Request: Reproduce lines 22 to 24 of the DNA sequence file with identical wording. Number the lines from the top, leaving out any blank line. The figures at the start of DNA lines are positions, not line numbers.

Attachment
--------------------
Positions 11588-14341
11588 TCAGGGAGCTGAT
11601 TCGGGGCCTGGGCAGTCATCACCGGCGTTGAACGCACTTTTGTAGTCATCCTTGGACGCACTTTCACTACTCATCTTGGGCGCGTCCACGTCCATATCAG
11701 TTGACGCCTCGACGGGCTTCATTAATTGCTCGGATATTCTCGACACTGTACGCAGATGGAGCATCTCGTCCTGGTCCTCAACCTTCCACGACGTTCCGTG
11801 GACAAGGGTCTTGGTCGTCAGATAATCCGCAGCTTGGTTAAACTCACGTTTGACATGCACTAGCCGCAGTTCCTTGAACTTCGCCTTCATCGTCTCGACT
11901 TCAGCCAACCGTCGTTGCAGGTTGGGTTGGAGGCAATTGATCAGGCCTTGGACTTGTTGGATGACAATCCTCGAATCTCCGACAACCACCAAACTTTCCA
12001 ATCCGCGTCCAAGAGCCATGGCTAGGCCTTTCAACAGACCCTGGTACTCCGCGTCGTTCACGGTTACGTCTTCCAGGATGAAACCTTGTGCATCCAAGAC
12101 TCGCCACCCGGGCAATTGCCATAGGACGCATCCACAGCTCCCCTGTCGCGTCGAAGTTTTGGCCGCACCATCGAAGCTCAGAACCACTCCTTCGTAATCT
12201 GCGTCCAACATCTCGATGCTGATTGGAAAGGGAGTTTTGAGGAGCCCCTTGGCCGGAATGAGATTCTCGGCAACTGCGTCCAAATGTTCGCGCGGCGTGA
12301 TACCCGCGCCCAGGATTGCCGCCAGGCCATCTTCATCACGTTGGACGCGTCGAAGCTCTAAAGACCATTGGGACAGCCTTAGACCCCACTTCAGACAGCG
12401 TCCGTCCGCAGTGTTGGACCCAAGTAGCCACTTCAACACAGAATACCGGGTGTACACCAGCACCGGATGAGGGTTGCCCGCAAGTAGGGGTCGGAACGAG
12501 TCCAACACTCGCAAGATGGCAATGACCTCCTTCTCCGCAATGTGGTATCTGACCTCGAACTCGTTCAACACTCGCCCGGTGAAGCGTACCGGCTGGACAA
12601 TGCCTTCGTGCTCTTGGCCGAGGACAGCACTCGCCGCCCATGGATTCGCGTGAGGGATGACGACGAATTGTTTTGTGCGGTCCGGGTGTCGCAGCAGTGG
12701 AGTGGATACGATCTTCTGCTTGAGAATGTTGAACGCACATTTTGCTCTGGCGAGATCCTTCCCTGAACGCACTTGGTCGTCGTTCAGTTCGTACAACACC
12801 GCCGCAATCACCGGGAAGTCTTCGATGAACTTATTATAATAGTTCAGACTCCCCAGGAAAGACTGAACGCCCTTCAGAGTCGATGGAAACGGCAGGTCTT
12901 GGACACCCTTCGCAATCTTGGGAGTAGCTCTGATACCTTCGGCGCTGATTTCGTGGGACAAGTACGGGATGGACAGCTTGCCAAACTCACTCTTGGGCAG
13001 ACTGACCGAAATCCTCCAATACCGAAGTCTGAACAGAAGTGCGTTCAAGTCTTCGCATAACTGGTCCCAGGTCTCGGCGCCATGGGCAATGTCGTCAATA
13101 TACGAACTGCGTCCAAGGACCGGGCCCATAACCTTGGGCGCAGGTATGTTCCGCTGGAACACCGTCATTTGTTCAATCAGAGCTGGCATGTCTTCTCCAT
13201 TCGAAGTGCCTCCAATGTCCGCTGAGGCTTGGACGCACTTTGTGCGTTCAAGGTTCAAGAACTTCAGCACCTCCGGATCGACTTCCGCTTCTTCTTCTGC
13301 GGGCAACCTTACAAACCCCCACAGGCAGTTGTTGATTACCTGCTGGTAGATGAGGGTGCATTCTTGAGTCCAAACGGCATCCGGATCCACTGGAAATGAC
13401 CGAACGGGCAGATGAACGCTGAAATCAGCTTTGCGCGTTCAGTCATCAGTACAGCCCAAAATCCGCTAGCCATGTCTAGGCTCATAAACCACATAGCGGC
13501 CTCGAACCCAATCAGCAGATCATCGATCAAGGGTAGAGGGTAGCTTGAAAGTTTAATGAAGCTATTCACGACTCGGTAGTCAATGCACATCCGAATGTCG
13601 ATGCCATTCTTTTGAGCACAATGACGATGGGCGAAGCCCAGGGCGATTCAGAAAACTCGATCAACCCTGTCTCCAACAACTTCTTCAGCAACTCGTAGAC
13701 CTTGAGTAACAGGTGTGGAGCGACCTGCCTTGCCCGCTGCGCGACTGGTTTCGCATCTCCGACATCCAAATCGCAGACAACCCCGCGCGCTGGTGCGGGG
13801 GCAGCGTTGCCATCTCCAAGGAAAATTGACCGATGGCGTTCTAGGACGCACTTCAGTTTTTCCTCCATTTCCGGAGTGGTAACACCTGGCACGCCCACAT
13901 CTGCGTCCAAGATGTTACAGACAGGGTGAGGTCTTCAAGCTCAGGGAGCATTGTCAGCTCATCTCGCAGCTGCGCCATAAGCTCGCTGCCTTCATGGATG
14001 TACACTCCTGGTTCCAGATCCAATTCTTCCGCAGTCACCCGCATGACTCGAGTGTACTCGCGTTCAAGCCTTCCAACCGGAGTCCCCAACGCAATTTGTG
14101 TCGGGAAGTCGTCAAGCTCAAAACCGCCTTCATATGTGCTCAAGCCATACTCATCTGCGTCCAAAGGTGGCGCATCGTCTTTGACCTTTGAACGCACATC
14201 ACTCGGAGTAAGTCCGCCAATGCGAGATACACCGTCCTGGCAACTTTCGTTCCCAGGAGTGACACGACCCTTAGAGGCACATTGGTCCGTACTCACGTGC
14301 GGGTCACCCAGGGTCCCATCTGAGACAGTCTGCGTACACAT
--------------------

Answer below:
13501 CTCGAACCCAATCAGCAGATCATCGATCAAGGGTAGAGGGTAGCTTGAAAGTTTAATGAAGCTATTCACGACTCGGTAGTCAATGCACATCCGAATGTCG
13601 ATGCCATTCTTTTGAGCACAATGACGATGGGCGAAGCCCAGGGCGATTCAGAAAACTCGATCAACCCTGTCTCCAACAACTTCTTCAGCAACTCGTAGAC
13701 CTTGAGTAACAGGTGTGGAGCGACCTGCCTTGCCCGCTGCGCGACTGGTTTCGCATCTCCGACATCCAAATCGCAGACAACCCCGCGCGCTGGTGCGGGG